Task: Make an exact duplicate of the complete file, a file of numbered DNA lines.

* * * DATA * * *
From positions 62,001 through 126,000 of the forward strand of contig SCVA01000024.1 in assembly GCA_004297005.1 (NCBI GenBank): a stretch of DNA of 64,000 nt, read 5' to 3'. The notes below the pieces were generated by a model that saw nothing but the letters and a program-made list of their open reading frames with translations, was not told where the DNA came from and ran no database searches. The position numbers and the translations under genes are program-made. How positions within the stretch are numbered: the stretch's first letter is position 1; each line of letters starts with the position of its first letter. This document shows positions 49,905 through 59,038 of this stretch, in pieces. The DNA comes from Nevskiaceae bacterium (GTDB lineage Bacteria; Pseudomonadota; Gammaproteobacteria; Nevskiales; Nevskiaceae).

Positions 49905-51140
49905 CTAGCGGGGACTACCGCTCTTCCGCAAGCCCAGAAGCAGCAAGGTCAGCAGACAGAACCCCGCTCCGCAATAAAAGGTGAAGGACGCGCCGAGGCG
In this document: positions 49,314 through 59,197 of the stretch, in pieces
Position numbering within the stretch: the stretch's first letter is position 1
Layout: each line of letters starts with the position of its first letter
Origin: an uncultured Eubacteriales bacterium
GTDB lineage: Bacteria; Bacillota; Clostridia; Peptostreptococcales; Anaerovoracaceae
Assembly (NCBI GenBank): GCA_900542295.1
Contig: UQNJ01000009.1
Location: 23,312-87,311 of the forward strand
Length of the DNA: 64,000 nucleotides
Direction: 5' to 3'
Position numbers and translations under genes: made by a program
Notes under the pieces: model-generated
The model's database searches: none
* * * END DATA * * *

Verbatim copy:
From positions 62,001 through 126,000 of the forward strand of contig SCVA01000024.1 in assembly GCA_004297005.1 (NCBI GenBank): a stretch of DNA of 64,000 nt, read 5' to 3'. The notes below the pieces were generated by a model that saw nothing but the letters and a program-made list of their open reading frames with translations, was not told where the DNA came from and ran no database searches. The position numbers and the translations under genes are program-made. How positions within the stretch are numbered: the stretch's first letter is position 1; each line of letters starts with the position of its first letter. This document shows positions 49,905 through 59,038 of this stretch, in pieces. The DNA comes from Nevskiaceae bacterium (GTDB lineage Bacteria; Pseudomonadota; Gammaproteobacteria; Nevskiales; Nevskiaceae).

Positions 49905-51140
49905 CTAGCGGGGACTACCGCTCTTCCGCAAGCCCAGAAGCAGCAAGGTCAGCAGACAGAACCCCGCTCCGCAATAAAAGGTGAAGGACGCGCCGAGGCG
In this document: positions 49,314 through 59,197 of the stretch, in pieces
Position numbering within the stretch: the stretch's first letter is position 1
Layout: each line of letters starts with the position of its first letter
Origin: an uncultured Eubacteriales bacterium
GTDB lineage: Bacteria; Bacillota; Clostridia; Peptostreptococcales; Anaerovoracaceae
Assembly (NCBI GenBank): GCA_900542295.1
Contig: UQNJ01000009.1
Location: 23,312-87,311 of the forward strand
Length of the DNA: 64,000 nucleotides
Direction: 5' to 3'
Position numbers and translations under genes: made by a program
Notes under the pieces: model-generated
The model's database searches: none